You must understand, in Peru during those years, there was only one phone for each house. And the maids answered it. And when a boy asked to speak to a daughter of the family, the maids had orders from the parents to say “Who? She is not here.” The only way to reach a girl was to go where she was.
However, you could not simply go to her house. No. “What are you doing here?” the parents would ask. “There is no party today. Come back next year.” You had to find out where her friends hung out. And you had to pretend you were there by accident. “Imagine that! Running into you by accident. What a pleasant surprise.”
“You need a girlfriend, Tocayo,” I said, looking back at Charly.
“So you can go places with Angelica and me.”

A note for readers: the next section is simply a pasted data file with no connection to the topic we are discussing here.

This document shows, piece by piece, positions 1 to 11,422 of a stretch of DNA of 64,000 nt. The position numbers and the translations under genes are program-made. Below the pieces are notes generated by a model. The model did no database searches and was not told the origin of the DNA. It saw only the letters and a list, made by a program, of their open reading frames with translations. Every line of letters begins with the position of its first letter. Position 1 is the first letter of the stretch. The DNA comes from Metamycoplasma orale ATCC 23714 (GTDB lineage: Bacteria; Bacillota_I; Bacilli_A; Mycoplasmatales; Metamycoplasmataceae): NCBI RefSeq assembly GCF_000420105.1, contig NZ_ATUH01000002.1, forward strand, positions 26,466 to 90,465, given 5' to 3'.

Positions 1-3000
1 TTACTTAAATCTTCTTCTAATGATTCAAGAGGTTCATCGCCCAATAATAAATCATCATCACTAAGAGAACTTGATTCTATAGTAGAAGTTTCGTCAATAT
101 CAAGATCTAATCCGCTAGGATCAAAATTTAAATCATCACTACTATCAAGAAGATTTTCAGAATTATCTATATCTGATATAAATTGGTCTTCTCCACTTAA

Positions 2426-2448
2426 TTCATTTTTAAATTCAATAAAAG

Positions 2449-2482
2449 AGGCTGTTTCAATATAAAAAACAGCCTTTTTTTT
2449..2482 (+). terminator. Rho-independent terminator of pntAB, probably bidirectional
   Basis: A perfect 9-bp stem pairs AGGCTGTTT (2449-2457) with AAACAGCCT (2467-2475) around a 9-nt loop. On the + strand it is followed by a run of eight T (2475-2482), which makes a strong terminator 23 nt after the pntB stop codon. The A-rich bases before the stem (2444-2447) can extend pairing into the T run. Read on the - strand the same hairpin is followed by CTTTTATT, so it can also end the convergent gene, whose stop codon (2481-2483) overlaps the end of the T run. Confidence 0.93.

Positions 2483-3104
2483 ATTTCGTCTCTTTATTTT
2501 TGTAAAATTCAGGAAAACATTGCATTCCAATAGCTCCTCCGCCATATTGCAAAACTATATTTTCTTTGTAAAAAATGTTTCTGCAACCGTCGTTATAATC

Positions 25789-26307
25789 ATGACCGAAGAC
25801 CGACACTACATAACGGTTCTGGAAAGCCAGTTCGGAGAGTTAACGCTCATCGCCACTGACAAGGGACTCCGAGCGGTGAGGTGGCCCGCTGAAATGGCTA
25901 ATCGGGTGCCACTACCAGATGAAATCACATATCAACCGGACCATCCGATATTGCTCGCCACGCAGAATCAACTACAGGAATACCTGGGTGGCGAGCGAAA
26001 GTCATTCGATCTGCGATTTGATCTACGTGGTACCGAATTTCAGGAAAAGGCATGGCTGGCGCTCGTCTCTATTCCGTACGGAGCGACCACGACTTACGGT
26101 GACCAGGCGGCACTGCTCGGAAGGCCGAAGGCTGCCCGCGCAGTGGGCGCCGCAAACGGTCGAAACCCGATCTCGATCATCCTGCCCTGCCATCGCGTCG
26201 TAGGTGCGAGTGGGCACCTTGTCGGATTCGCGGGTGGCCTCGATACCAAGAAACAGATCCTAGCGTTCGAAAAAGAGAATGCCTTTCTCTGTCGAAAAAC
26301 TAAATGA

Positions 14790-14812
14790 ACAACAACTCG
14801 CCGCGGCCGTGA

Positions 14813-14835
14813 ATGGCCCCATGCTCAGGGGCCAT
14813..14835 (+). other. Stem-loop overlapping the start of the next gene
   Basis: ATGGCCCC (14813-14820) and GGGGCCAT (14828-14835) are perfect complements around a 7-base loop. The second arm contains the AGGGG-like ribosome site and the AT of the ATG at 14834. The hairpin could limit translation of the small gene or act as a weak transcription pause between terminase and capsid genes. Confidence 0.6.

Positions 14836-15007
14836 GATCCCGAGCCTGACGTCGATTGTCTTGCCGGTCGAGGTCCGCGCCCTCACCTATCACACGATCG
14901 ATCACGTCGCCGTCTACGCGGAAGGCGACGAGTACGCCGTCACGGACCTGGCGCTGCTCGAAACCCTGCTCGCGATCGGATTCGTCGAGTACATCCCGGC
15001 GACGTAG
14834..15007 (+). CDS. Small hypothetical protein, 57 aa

“What about Anna Maria?”
“Angelica is my real girlfriend. Anna Maria is only a diversion for Playa Sur. Even I am not crazy enough to have two girlfriends on the same beach.”
My friend from America, land of Calvinists, probably believed that my strategy was immoral, and secretly wished I would get caught. In flagrante delicto, as they say. Arms and legs entwined, rolling in the sand. Other girlfriend shows up. Screams “Bastardo!” Points the finger at me and turns on her heel. “Who’s that?” first girlfriend asks, untangling herself from Carlos, the Peruvian Don Juan. “But but but but but,” I beg, not letting go of her half-opened blouse until she slaps my hand away and storms off.
He would be wrong, of course. I would not stutter and beg. I would simply release a heavy sigh and fall back on the sand, slayed by my pain. And in time they would both come back to me.
Excerpt from Part II of Tocayos, which I will publish this Winter, a bit behind schedule. Part I is available from Smashwords.